This is all too often put in the too hard basket but if you don’t want to leave your loved ones in a financial and legal mess when you finally leave this world then Estate Planning is the way to go. This is an area of massive neglect in Australia and it causes many financial and family breakdowns when loved ones pass away.
At Jeffrey P Whitton & Associates we can help you create the financial outcomes for the ones you care about.
Estate planning is a process designed to help you protect the wealth you have built over your lifetime so that it is managed and distributed smoothly according to your wishes. More than just a Will, an Estate Plan also takes into account your superannuation and Powers of Attorney as well as assets held solely in your name, jointly with others, or assets held in private companies or trusts.
Estate planning seeks to ensure your estate is passed on to your intended beneficiaries in a financially efficient and tax-effective way. This is because the choices you make can have significant implications for tax purposes, as well as how and when distributions can be made for some beneficiaries.
You should also review your Estate Plan at least once every three years and whenever your circumstances change, such as;
- Living with a partner, getting married, separating or getting divorced.
- As soon as you have children or step children
- Buying real estate or other valuable assets
- Buying, selling or operating a business
- If you have superannuation (super may not be covered by you Will)
- If you have family members with special needs or children who are vulnerable
- If you set up a family trust or company
Creating a sound Estate Plan requires the involvement of legal and financial specialists. That’s why we partner with a panel of Solicitors to work with us in providing this service to you. We strongly recommend that you contact us to discuss your personal circumstances.
What is a Will?
A Will details how you want your assets to be distributed after your death. An “Executor” is the person you nominate who is responsible for implementing your wishes as set out in your Will after your death. If you have young children, you can also specify in your Will who is to be their guardian.
Is a Will necessary?
Everyone should have a legal Will, even if only as a safeguard against the unknown. While it can be upsetting to think of squabbling among family, the reality is that when someone dies, arguments over money, assets or bequests are more common than you may think. In some cases, this can cause a complete breakdown in relationships.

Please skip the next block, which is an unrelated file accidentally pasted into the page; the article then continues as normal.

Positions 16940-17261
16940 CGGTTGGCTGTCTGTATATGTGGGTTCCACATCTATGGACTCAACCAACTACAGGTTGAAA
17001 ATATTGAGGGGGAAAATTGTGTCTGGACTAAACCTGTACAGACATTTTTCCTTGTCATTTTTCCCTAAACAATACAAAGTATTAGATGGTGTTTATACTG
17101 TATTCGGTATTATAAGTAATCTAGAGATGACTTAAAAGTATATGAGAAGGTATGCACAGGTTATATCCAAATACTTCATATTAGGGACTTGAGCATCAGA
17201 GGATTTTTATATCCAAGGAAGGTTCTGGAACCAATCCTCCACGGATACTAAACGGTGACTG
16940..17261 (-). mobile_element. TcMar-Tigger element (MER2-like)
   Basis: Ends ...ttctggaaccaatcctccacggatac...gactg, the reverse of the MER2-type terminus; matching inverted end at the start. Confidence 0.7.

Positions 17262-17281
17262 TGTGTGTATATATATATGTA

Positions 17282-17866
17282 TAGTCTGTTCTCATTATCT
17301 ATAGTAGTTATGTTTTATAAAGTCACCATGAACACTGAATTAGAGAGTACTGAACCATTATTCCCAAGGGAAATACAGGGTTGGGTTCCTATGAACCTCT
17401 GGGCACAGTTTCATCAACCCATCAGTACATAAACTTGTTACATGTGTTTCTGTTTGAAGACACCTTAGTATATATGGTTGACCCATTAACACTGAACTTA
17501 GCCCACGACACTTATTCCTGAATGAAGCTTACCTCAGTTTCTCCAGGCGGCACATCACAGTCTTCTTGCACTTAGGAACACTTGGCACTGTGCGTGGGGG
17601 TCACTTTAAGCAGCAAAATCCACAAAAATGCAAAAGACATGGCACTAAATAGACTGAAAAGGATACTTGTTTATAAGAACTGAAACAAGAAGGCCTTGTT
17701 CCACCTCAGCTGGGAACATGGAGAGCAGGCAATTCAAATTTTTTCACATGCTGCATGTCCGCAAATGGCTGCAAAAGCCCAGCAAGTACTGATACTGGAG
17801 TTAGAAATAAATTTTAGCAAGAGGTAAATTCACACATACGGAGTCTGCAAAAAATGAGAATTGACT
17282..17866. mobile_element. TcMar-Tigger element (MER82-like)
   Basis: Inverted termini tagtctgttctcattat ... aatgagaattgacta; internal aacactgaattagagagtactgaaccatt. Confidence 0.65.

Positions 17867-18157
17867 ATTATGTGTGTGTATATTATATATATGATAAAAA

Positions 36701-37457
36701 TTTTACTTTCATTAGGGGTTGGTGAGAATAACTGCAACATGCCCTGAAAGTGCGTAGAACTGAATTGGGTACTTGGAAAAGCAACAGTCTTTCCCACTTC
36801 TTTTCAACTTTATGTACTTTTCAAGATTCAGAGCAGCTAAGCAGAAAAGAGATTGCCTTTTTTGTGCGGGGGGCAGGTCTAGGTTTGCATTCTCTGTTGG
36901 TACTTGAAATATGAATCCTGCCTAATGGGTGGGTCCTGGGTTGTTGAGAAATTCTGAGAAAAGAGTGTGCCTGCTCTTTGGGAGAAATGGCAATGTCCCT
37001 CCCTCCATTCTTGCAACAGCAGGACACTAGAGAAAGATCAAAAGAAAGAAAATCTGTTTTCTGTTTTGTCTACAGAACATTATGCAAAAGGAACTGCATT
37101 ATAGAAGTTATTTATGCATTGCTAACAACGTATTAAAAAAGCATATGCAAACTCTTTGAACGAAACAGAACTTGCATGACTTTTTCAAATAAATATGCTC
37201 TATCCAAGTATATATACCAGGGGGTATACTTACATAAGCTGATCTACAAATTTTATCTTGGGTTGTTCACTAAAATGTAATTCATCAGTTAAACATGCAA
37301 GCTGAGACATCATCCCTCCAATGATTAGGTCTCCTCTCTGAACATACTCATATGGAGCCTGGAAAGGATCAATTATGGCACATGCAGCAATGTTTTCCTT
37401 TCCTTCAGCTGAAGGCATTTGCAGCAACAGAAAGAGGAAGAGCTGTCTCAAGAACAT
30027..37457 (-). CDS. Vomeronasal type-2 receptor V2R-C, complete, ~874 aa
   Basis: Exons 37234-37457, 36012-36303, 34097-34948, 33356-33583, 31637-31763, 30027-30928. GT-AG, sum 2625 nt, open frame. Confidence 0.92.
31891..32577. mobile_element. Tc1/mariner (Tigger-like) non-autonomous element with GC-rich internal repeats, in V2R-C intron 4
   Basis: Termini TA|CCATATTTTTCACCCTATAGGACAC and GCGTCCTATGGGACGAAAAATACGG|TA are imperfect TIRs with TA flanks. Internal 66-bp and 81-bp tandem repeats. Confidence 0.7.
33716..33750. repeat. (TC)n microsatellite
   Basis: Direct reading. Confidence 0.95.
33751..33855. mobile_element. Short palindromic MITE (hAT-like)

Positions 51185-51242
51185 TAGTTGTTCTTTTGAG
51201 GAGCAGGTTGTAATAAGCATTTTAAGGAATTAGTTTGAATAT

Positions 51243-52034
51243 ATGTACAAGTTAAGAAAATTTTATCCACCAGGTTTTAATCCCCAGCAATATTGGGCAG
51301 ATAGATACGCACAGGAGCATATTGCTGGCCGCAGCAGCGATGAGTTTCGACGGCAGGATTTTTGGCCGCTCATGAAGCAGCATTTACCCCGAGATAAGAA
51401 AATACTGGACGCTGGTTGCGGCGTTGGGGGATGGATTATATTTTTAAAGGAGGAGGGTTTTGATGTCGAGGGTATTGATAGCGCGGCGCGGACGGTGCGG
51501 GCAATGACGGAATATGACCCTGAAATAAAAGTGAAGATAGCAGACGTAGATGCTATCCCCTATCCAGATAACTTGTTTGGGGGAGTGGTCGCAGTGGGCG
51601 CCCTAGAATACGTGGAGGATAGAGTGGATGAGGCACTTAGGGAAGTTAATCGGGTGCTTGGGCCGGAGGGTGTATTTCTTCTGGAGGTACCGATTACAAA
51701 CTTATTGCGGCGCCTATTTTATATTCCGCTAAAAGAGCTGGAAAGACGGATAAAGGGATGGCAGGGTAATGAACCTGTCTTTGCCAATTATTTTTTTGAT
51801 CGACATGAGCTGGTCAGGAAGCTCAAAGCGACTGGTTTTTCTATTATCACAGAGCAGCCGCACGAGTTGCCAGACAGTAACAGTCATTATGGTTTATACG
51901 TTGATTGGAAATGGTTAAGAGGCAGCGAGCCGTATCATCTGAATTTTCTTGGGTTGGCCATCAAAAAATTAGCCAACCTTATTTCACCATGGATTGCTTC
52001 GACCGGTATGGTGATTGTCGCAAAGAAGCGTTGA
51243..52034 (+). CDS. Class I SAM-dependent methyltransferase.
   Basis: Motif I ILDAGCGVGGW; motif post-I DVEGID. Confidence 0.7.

Remember, if you do not have a valid Will you die ‘intestate’, which means that the public trustee in your state will be appointed to look after your affairs. State law may result in an unequal or unintended distribution of your estate. It is also important that your Executor knows that you have a Will and where it is kept.
What is an Enduring Power of Attorney?
An Enduring Power of Attorney is the document which specifics who is authorised to make financial decisions for you if you are alive but unable to do so yourself.
Should I give someone a Power of Attorney?
If you lose the ability to look after your financial affairs due to an accident or due to old age, then someone will inevitably be required to take control of your finances. If you haven’t appointed someone to manage your affairs, then in the event that you lose this ability it will be up to a court or tribunal to decide who takes this control.
Giving a person a Power of Attorney means you authorise that person to take over management of your financial affairs and act on your behalf. It’s a big responsibility, both for you in choosing the person you choose and for the person you choose, should they every be required to act on your behalf.
A Testamentary Trust Will
We can tell you how a “Testamentary Trust” Will can:
- Reduce the amount of tax that a beneficiary may have to pay
- Protect against a beneficiary squandering their inheritance
- Protect your assets if a beneficiary is bankrupt or at risk of being sued
- Provide support to someone who has mental health problems or who faces drug/alcohol/gambling or other issues and
- Provide protection in the event of the breakdown of a beneficiaries marriage